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Diving into Print and Electronic Collections: Sports Resources in the Library

Hella Heydorn

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2010 is an exciting year in international sports: The Winter Olympic Games in Vancouver, Canada in February, and the Soccer World Cup in Johannesburg, South Africa, in June are two of the most-watched events in the world. Both share the spirit that athletic competitions have: the ability to unite people in mutual excitement and enthusiasm for sportsmanship, athletic grace and speed, and peaceful yet fervent rivalry among countries.

If you are researching a paper on doping, sports economics, or just indulging your interests in the final standings of your favorite team, a visit to the Marvin K. Peterson Library is the perfect pretext to explore our print and electronic resources, particularly for a subject as multi-faceted as sports.

Sports and international events offer a myriad of aspects that are exciting to scholars and lay people. From medicine to law, from the social sciences to international relations, business, psychology, and education, you don’t have to be an athlete to take an interest in this fascinating topic.

Our reference collection on the first floor has standard works such as Sports Market Place or the Encyclopedia of Recreation and Leisure among many other print resources. Search the Library’s online catalog for books on a particular subject (for example, the history of the Olympic Games, or the economic and cross-cultural aspects of professional sports). Check our databases for recent or historical newspaper articles, scholarly articles, biographical information or online reference articles. Last but not least, surf the web sites that we have select for their reliable and interesting content.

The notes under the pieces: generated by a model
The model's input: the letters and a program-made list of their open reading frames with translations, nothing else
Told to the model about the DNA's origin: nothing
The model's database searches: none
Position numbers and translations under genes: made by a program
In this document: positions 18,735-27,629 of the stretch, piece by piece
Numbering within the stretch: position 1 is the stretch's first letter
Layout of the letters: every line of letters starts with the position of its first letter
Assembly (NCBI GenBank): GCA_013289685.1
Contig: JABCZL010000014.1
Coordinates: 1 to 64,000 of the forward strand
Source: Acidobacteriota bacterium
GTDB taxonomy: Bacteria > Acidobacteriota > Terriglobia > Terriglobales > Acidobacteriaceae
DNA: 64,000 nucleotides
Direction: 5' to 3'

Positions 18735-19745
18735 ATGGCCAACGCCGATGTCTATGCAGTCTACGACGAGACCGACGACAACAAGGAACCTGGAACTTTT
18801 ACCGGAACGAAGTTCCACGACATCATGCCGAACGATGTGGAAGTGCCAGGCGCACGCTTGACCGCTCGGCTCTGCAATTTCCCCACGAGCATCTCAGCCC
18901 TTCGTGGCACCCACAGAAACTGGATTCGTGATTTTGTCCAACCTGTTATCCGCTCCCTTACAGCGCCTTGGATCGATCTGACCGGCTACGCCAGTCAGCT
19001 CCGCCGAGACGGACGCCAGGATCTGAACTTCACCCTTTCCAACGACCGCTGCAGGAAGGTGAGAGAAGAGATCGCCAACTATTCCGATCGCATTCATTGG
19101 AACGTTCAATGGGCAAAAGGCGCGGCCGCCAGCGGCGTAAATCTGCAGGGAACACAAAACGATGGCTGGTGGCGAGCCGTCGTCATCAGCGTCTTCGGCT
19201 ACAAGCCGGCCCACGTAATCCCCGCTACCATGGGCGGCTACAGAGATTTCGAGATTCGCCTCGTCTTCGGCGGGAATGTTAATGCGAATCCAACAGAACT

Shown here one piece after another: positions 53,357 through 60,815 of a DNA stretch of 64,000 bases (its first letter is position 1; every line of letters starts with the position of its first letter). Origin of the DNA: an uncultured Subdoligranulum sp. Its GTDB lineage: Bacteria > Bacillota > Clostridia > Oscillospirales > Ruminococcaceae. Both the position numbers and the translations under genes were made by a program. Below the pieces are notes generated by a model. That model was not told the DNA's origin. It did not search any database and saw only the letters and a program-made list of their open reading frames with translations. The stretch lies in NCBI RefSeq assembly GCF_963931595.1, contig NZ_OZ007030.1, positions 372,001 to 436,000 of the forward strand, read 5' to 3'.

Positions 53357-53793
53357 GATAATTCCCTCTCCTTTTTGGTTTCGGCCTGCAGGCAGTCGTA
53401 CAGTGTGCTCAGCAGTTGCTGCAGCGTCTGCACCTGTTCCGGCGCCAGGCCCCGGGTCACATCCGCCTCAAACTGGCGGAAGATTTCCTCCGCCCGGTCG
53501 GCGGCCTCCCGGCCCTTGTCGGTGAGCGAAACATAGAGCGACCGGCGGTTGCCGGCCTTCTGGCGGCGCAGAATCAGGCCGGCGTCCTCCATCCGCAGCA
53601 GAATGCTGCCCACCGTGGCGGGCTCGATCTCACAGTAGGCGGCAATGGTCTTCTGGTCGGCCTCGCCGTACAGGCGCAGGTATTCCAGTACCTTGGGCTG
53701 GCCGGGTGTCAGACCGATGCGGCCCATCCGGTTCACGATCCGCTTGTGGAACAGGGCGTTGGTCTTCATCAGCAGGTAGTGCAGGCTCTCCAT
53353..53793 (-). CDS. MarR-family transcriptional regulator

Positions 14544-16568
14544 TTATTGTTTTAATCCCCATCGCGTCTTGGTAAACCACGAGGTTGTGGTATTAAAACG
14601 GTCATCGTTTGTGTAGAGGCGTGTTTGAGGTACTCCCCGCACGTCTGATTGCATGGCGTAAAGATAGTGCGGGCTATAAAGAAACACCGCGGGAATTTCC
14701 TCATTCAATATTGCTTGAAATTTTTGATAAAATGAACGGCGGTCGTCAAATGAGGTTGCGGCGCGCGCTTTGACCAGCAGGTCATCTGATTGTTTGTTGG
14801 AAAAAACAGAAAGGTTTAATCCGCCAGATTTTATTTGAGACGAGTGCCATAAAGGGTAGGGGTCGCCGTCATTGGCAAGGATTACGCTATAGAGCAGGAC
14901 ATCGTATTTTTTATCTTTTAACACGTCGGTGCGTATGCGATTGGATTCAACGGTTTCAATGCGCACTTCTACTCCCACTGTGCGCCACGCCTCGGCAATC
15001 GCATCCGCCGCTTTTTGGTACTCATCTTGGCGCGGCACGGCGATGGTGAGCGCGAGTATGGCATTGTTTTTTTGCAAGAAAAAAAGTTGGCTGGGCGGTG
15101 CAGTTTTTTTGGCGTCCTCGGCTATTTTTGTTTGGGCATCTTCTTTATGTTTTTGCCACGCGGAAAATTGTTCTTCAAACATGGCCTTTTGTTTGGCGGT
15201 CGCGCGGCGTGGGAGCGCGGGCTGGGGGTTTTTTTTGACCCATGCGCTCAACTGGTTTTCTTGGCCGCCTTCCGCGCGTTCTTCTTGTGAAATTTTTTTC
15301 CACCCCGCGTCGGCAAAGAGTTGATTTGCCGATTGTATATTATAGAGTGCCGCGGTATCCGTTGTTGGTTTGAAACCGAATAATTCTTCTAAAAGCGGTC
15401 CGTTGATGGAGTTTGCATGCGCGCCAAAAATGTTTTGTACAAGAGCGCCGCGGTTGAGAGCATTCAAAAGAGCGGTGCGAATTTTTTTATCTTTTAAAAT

You may know, for example, that the first modern Olympic Games were held in Athens in 1896.  But did you know that only 12 nations responded to the invitation of the International Olympic Committee?  The American team was one of the largest with 13 members (only the Greek team was larger). The British team counted only 6 athletes. (Guttmann, Allan. The Games Must Go On. New York: Columbia University Press, 1984. 15). Or consider that “when British soldiers in Afghanistan and southern Iraq wanted to befriend the locals, they played a soccer match.  On Christmas Day 1914, British and German soldiers in the First World War trenches did the same thing.” (Szymanski & Zimbalist.  National Pastime: How Americans Play Baseball and the Rest of the World Plays Soccer. Washington, D.C.: Brookings Institution Press, 2005. 1).

If you like to find out more interesting facts and facets on whatever topic you are researching, or if you need help using any of the print or electronic resources at the Library, sports-related or otherwise, come to the Information Desk.  For a complete listing of the Library’s Subject Guides, please visit:

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Diving into Print and Electronic Collections: Sports Resources in the Library